My plan right now is to shoot for a nice even ten patterns for the shop.
elephant (with variations for African, Asian, or mastodon) with flopsie body
pug (with variations for solid color or mask/ears) with flopsie body
French bulldog (with variations for solid, masked, or bicolor) with flopsie body
chihuahua (with variations for solid or bicolor) with standing body
fox with sitting body
raccoon with sitting body
cat (with variations for solid, points, or tuxedo) with standing body
horse/unicorn/pegasus with standing body
I haven’t made a decision on any more patterns. I’ve thought about releasing the dragon but it’s not quite as dimensional as these patterns, so I don’t think I want to include it in this set. I might do a different dragon, though. I ran a test head last night that came out with a not-very-dragonish profile, but we’ll see what I can tweak it into.
Using the embroidery machine to sew plushies has had an unexpected side effect. My pattern drafting has always tended to be very geometric and mathematical, but the ease with which I can go “eh, let’s see what happens” and float some squares of fabric in a hoop means I don’t spend as much time carefully plotting out how each piece is going to go and pre-planning each dimension of the thing.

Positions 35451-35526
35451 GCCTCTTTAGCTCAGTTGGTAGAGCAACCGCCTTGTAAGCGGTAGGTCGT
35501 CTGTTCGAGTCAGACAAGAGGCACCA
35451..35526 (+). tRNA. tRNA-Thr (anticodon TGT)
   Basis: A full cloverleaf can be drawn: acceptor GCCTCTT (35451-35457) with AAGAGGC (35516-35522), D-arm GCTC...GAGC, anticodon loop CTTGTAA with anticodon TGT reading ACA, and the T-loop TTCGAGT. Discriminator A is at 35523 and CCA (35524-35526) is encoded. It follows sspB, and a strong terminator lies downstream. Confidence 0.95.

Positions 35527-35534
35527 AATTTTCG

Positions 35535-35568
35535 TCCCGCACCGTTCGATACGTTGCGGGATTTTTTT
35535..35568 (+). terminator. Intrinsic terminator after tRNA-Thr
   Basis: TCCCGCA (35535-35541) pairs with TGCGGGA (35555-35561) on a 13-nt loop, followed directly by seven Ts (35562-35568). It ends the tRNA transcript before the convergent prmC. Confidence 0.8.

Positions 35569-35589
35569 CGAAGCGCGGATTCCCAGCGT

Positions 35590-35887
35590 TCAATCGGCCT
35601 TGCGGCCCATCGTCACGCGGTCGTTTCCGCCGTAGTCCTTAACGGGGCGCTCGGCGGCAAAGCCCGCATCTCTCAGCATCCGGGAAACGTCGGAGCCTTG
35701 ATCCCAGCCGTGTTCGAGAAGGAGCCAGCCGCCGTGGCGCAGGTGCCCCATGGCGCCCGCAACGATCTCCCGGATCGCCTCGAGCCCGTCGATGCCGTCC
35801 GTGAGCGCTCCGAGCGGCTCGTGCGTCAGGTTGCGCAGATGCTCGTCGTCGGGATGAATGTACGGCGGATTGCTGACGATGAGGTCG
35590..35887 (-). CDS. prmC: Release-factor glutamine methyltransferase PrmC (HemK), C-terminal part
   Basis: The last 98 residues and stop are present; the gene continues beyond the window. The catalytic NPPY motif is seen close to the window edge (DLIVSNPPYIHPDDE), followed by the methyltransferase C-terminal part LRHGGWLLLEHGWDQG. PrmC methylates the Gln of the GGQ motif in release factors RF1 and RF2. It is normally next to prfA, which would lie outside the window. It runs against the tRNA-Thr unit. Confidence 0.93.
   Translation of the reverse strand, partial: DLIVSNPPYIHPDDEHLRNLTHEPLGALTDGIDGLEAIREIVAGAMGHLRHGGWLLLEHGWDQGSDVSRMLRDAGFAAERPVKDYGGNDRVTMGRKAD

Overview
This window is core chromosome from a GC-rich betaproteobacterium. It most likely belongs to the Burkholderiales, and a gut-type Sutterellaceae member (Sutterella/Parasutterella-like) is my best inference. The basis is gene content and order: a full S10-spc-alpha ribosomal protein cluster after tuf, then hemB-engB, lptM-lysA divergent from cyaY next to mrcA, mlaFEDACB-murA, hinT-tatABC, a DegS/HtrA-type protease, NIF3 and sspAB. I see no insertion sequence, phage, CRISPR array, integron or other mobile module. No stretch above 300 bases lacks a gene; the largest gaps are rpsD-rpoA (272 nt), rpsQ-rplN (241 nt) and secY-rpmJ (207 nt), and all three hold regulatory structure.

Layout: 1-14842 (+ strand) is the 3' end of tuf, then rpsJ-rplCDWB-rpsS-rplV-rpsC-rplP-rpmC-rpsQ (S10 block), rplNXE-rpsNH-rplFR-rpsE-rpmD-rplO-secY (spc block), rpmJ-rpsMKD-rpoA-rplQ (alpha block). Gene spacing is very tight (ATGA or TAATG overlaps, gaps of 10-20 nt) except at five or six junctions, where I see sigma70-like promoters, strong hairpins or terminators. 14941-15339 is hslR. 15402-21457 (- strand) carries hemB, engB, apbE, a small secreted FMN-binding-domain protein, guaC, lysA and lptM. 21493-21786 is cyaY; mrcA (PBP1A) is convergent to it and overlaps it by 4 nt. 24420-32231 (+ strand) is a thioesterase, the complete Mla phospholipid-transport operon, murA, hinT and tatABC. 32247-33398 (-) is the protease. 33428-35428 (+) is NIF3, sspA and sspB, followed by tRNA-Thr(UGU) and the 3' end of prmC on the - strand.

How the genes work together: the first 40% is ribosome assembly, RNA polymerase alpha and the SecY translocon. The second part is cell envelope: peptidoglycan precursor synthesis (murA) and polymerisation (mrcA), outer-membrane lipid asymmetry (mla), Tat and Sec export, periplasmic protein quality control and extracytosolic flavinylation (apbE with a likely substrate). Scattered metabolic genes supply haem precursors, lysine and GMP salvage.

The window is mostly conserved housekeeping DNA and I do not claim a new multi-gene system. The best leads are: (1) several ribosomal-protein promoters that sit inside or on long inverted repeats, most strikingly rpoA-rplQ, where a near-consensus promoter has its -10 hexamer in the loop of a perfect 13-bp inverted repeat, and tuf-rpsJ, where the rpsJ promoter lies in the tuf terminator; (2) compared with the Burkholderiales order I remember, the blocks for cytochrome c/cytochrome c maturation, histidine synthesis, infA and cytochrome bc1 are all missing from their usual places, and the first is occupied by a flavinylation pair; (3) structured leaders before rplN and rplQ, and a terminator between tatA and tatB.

Instead, I sorta freeform in it Inkscape. Result? Oh, I didn’t think about how long the schnoz was going to be on that raccoon. In fact, if I change the ears up, it’s more like a fox. I mean, some of it is because I’m making less realistic critters, which is also fairly new to me. Normally if I was drafting a raccoon pattern I would have reference pics of raccoons, raccoon skulls, and so forth, and I would already know just how long that schnoz was going to *need* to be.
I’m not sure it’s a good thing or a bad thing. But it’s a different thing, for me.
Not things that might break the machine (probably!) but rather, “things that might be easier to do on a conventional machine,” or “things the manufacturer really didn’t consider you doing and so the user interface kind of works against you.” Those kinds of things.
Okay, some of them are things that just shouldn’t have been done, period. That seal pattern… whoof. The first draft is rough.
The next in the collection of plushie patterns is a “flopsie” elephant — or in this incarnation, a mastodon. The embroidered face on this one comes from the cartoon mascot for the Mastodon social-network software, and its ears are smaller than the elephant version. At least, one ear is smaller… somehow the one on the other side is the large one.
The mastodon was supposed to have a yarn topknot that matched its braided tail, but I forgot to sew it into the seam. If and when I fix the oversized ear I’ll sew it on top.
I’ve also been experimenting with “puffy” embroidery. I don’t think the tusk is big enough to justify it, and the height of it gets lost in the minky pile. I’ll probably run another version with the black satin outline just to see how it looks.
It also makes alignment more difficult (I goofed this one up, which is why I didn’t finish it) so it’s time to work on a more foolproof system to line things up.